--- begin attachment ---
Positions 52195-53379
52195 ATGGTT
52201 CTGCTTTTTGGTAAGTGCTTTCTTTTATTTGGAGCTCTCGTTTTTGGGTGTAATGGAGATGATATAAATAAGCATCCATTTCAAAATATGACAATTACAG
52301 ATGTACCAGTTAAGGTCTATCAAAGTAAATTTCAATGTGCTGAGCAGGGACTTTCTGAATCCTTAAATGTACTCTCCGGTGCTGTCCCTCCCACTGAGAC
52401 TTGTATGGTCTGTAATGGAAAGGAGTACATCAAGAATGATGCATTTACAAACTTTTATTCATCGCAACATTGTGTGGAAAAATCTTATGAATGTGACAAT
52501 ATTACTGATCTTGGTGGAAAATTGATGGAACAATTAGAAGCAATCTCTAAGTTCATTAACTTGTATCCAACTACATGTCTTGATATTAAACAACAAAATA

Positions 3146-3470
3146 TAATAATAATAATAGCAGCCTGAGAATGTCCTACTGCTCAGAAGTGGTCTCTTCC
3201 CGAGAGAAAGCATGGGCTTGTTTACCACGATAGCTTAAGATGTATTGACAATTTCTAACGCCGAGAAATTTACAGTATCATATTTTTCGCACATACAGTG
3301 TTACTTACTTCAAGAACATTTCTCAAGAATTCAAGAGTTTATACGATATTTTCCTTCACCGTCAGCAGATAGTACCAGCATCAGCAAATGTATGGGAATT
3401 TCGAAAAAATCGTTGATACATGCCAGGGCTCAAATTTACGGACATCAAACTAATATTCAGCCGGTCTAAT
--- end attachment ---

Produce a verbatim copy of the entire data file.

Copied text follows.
Positions 52195-53379
52195 ATGGTT
52201 CTGCTTTTTGGTAAGTGCTTTCTTTTATTTGGAGCTCTCGTTTTTGGGTGTAATGGAGATGATATAAATAAGCATCCATTTCAAAATATGACAATTACAG
52301 ATGTACCAGTTAAGGTCTATCAAAGTAAATTTCAATGTGCTGAGCAGGGACTTTCTGAATCCTTAAATGTACTCTCCGGTGCTGTCCCTCCCACTGAGAC
52401 TTGTATGGTCTGTAATGGAAAGGAGTACATCAAGAATGATGCATTTACAAACTTTTATTCATCGCAACATTGTGTGGAAAAATCTTATGAATGTGACAAT
52501 ATTACTGATCTTGGTGGAAAATTGATGGAACAATTAGAAGCAATCTCTAAGTTCATTAACTTGTATCCAACTACATGTCTTGATATTAAACAACAAAATA

Positions 3146-3470
3146 TAATAATAATAATAGCAGCCTGAGAATGTCCTACTGCTCAGAAGTGGTCTCTTCC
3201 CGAGAGAAAGCATGGGCTTGTTTACCACGATAGCTTAAGATGTATTGACAATTTCTAACGCCGAGAAATTTACAGTATCATATTTTTCGCACATACAGTG
3301 TTACTTACTTCAAGAACATTTCTCAAGAATTCAAGAGTTTATACGATATTTTCCTTCACCGTCAGCAGATAGTACCAGCATCAGCAAATGTATGGGAATT
3401 TCGAAAAAATCGTTGATACATGCCAGGGCTCAAATTTACGGACATCAAACTAATATTCAGCCGGTCTAAT